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Nov 6, 2013 05:25 AM

Your favorite Christmas market food and drink ?

In a different thread, Jamiei said "don't miss the fabulous food at the Christmas market at La defense."

What is your favorite Paris Christmas market food and drink, and what makes it special to you?

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  1. from:

    La Défense
    From November 27, 2013 until December 28, 2013

    Gourmet Christmas at palais Brongniart

    First Paris fair of Christmas gastronomy
    La Bourse de Paris
    Friday December 20, 2013, 11am to 9pm
    Saturday December 21, 2013, 10am to 9pm
    Sunday December 22, 2013, 10am to 8pm
    Entrance fee €10 including a souvenir tasting glass

    The La Defense market is completely separate and not related to La Bourse de Paris, right?

    1. Christmas markets are a recent trend in Paris (it's more an Eastern thing), they are mostly junk markets, and beware of anything labeled as "produits artisanaux" there, there's a lot of make-believe around.

      However there is one Christmas market that I like a lot: it is set under a tent in front of the Gare de l'Est and it is a market of Alsatian food products. The quality is very high.

      3 Replies
      1. re: Ptipois

        Indeed, besides the Gare de xmas l'Est market, the sight of the schlocky plywood chalets selling identical geegaws is a humiliation for Paris.

        1. I have been informed by the Chow managers that the term Boche is offensive to some. Since that is how my grandfather identified himself, as well as a Bohunk, I am thick skinned to any adverse connotations. Since his brother who served with 42nd Division was wounded in 1918 and died of the wounds after return to the US, I have always taken the term with a sense of pride.

          Having been called an Ami Boche many times in the Alsace and Lorraine, I never took umbraqe. I have always loved the people and country of France. So to get this back on the original thread, skip any Christmas Market in France and go to Nurmberg, Germany. Puts to shame the Christmas markets I saw in Nancy, Paris, Metz, and Dijon. And for a more intimate experience, I always would go to the walled town of Rothenburg ob der Tauber on the Romantic road in Germany. Best to time it after a snow.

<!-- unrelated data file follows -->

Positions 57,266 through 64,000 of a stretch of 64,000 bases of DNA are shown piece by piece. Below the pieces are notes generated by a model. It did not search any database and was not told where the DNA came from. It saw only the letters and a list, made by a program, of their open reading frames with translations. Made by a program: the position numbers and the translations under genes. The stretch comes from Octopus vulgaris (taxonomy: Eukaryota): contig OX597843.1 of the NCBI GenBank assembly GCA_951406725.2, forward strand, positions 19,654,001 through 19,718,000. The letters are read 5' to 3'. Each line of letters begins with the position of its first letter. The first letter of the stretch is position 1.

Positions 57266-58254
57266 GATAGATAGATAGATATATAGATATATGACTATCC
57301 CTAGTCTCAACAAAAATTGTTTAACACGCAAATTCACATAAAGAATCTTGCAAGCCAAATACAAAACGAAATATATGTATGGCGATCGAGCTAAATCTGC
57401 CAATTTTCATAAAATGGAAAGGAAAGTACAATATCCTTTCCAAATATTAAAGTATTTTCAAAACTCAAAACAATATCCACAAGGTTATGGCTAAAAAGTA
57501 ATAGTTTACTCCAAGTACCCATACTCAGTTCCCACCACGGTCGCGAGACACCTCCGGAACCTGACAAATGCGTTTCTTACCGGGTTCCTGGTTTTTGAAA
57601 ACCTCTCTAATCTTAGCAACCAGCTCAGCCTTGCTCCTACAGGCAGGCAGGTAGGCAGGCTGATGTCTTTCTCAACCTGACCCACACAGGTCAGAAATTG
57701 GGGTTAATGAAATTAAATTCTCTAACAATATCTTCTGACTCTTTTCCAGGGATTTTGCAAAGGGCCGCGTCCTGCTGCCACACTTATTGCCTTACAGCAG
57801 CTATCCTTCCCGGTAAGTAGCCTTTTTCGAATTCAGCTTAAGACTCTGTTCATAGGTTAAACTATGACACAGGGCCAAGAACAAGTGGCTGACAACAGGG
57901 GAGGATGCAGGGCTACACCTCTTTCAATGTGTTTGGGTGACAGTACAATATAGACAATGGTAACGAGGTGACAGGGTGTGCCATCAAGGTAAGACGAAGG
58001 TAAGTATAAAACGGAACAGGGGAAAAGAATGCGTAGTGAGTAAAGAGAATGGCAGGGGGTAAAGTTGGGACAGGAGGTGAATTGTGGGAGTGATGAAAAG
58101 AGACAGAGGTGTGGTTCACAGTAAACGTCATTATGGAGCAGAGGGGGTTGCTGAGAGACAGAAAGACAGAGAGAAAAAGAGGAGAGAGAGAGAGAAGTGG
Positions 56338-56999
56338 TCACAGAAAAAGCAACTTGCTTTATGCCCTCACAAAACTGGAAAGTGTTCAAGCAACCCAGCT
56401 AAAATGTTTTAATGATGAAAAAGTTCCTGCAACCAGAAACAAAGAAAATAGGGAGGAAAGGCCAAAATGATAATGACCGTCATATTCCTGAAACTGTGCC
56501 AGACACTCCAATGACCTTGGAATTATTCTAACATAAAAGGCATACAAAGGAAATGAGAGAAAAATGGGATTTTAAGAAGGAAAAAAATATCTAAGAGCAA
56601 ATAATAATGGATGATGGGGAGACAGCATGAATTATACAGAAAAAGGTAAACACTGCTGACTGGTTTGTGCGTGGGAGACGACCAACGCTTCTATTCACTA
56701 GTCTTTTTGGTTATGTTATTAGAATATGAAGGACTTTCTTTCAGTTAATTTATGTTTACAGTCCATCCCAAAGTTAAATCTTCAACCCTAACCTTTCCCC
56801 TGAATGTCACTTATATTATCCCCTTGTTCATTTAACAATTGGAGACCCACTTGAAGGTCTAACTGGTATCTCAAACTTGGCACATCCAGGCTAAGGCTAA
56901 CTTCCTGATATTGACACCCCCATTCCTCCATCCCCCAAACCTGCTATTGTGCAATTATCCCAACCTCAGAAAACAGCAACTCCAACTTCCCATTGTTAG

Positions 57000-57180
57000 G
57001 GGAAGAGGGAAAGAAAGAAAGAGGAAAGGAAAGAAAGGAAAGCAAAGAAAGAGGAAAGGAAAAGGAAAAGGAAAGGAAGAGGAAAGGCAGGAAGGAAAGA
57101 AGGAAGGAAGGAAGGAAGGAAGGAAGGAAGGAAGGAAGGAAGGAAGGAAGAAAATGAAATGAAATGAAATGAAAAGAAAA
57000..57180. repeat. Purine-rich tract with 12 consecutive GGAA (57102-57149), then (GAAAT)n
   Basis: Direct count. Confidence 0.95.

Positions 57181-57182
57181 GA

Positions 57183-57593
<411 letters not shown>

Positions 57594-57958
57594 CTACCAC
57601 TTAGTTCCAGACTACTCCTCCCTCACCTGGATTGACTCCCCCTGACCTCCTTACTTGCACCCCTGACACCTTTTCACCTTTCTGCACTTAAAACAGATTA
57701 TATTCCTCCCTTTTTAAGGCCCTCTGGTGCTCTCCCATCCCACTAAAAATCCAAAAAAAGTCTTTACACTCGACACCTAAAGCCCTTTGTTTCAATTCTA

1 Reply
          1. re: INDIANRIVERFL

            Agree on the excellence of Christmas markets in Nuremberg and especially Rothenburg ob der Tauber, which looks like a living fairy tale after snow.

            Although the point of this trip is not Christmas markets specifically, I'm sure we'll walk through them in the evenings.

            I am surprised that aspiring, enterprising French chefs haven't created pop-up restaurants at the Christmas markets.

            In past vacations my top 2 favorite Christmas market eats were:

            Prague - the Czech Spa Wafers
            The wafer was fresh and warm / hot, the tastes of cinnamon, sugar, and dark chocolate was incredible. My first bite created a head rush. My tour guide said that the communists used to allow them at only certain times of the year. I believe this was related to why they were called spa wafers but am not sure.
            See first 3 pictures below.

            Vienna - One bite of the Buchtel pictured below and I conclude: Austrians understand yeast. So many light fluffy sweet layers with jam hidden inside.

            Final picture is from
            Salzburg - the pretzels from Salzburg were extra good too.
            But those first 2 things are on a tier of their own.

          2. Vin Chaud.
            Tell me I don't have to explain why it's special (except the one year when they absentmindedly mixed coffee and vin chaud - at least they replaced it with a smile when they took a sip of the horrid concoction)

            Those star-shaped cinnamon cookies they make in Alsace that are instantly addictive. I'll be making my own this year.

            I agree with others that the Paris markets are to be enjoyed for atmosphere only -- the goods on offer are overpriced imported schlock.

            Strasbourg and Colmar are the best marches in France.

            1. I must say I'm just delighted to have oysters flowing out of every fish store and brasserie; foie gras sure, caviar OK, but oysters, yes indeed.